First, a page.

Wednesday, October 21, 2009

Caldo Verde

Caldo Verde is a very traditional soup of Portugal. It is made and loved all over Portugal. I've heard it described as the national dish. It is a very simple soup, with onions, garlic, potatoes, and green cabbage. Here is some more information. A good friend came over the other day, and taught me how to make it. She prefers to make it without chouri├žo, so we made a meatless version of it. It was fun to learn how to make it, and I'm glad to have this simple recipe in my recipe collection now. :)

I used yellow potatoes comparable to Yukon Golds. You can use a chicken bouillon cube, or something like Better than Bouillon to flavor this.

We used Portuguese couve in this; it's a cabbage that doesn't grows in the U.S., I believe. Kale or collard greens would be a good substitute. My friend's father-in-law grows couve in his garden; she brought some fresh couve over, already washed and sliced into very thin, ribbon-like slices. She rolls up the leaves, making them easier to slice. When preparing the cabbage or greens, make sure you cut out the tough stems and discard them.

Caldo Verde
1 onion, peeled, and cut in half
3-4 large potatoes, peeled and cut in half
1-2 cloves of garlic, peeled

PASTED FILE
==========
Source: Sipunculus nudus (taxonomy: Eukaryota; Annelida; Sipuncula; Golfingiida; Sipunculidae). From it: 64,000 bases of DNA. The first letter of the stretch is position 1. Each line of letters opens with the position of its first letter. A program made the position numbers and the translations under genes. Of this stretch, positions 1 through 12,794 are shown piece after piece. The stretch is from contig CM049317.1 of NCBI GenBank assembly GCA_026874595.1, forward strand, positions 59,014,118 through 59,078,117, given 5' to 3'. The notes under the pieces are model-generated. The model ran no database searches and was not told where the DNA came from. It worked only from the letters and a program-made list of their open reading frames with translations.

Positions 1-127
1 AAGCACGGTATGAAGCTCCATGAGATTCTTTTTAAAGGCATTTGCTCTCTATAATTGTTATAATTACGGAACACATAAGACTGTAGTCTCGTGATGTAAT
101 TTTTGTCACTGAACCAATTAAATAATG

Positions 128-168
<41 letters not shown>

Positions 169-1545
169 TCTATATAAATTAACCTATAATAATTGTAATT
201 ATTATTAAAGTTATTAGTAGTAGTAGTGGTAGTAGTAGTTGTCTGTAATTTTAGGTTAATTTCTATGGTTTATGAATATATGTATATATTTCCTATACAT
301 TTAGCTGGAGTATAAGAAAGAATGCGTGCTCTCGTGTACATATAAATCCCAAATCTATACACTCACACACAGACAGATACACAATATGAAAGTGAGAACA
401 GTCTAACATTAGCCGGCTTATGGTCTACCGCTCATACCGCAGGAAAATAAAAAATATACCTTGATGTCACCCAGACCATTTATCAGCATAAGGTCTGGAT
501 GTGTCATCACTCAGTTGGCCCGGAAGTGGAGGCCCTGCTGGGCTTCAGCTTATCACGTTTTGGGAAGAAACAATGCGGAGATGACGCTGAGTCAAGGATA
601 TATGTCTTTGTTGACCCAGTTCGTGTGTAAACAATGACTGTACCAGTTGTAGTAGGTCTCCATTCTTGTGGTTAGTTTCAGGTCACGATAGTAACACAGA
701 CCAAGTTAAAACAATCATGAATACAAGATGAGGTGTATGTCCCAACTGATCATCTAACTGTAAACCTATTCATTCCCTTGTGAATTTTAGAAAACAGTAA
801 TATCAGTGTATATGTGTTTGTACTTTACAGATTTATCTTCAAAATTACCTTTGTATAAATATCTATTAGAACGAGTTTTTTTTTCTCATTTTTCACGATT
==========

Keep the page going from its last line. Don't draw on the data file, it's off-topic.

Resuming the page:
Water, to cover
1-2 chicken bouillon cubes
salt, to taste (I used about 1 teaspoon)
1 pound couve, kale or collard greens, washed and sliced very thinly
1-2 teaspoons olive oil

In a large stockpot, place the onions, potatoes, and garlic. Pour in cold water, covering the veggies by about 2 inches. Cover the pot and bring to a boil. Turn down to a low boil and cook until potatoes are tender. Using an immersion blender (or a regular blender, in batches, and carefully), blend the soup until it is totally smooth with no lumps. Bring to a boil again. Add the cabbage or greens, and bouillon cubes and cook for 10-20 minutes, until cabbage is tender. (If water level has lowered, add a little more). Add salt to taste. Stir in olive oil and serve.

*I was serving this to my kids, so I blended up the final soup, cabbage and all. That way, when you eat it, you don't have strips of cabbage hanging everywhere. Before I blended it, my kids thought it was "seaweed soup". Wierdos!

*If you wish to add some Portuguese chouri├žo to the soup, you can either drop it in with the cabbage, or saute it in a separate pan and then add it to the soup.

**This post and photos are property of http://dishingwithdish.blogspot.com/ **

3 comments:

Sonya said...

I'm probably weird but I really love the color of the soup..lol This sounds really good!

LadyJayPee said...

I'm cracking up at "weirdos". :)

Cindy said...

Adoro caldo verde!!!!!!beijinho